The operational sex-ratio influences choosiness in a pipefish
1994 (English)In: Behavioral Ecology, ISSN 1045-2249, E-ISSN 1465-7279, Vol. 5, no 3, 254-258 p.Article in journal (Refereed) Published
If more females than males are available for mating in the breeding population (i.e., the operational sex ratio, OSR, is female biased), males can afford to be choosy. In the pipefish (Syngnathus typhle) females compete for males, who are choosy. In nature OSRs are typically female biased, but may occasionally be male biased. In a series of experiments, males were allowed to choose between a large and a small female under a perceived excess of either males or females. Under female bias, males preferred the large female: they spent more time close to her than to the small female; they courted the large female sooner than the small; and they tended to copulate sooner and more often with the large female. Under male bias all these differences vanished and males mated at random with respect to female size. Males reproduced at a faster rate under male than under female bias because they received more eggs in their brood pouches. Thus, males switched from maximizing mate quality (i.e., being choosy) to minimizing the risk of not reproducing (i.e., being quick) as the OSR became male biased.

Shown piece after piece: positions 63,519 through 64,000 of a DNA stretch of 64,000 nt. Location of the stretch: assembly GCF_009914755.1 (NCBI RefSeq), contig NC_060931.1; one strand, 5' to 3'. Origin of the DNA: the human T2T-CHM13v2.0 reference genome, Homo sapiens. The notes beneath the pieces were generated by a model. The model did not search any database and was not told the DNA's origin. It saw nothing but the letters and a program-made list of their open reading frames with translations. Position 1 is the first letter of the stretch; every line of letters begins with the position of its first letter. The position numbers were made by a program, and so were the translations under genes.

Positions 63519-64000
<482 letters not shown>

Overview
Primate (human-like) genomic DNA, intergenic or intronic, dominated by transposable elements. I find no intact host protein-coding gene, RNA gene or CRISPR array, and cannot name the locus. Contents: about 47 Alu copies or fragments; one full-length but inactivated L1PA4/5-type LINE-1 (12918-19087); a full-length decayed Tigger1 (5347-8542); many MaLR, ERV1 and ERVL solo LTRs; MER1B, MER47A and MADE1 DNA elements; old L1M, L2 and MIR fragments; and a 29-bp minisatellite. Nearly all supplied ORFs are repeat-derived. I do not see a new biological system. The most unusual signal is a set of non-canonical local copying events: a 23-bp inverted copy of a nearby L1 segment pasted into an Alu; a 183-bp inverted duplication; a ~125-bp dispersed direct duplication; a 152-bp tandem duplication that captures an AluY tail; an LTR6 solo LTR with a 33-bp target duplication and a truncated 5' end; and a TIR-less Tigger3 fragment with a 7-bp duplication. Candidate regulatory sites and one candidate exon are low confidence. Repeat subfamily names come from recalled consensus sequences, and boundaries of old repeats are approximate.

Place, publisher, year, edition, pages
1994. Vol. 5, no 3, 254-258 p.
mate choice, operational sex ratio, pipefish, sex role reversal, Syngnathidae
IdentifiersURN: urn:nbn:se:uu:diva-126430ISI: A1994NY82700003OAI: oai:DiVA.org:uu-126430DiVA: diva2:324082